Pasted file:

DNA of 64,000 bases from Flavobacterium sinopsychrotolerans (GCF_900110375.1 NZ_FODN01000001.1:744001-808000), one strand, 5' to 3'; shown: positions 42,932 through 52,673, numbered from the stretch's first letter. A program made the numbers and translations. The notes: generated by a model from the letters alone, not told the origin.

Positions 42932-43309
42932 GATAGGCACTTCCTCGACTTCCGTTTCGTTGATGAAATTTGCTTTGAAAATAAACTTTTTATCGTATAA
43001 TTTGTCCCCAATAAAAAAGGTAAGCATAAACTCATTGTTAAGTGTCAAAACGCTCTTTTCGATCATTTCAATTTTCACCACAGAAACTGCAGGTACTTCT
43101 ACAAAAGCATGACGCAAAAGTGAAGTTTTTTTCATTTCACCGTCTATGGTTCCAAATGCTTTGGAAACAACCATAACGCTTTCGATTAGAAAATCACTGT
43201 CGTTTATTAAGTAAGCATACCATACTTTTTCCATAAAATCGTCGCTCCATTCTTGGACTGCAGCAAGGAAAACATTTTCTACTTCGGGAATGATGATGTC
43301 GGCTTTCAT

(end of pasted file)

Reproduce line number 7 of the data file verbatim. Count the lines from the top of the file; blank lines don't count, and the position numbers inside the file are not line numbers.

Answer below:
43301 GGCTTTCAT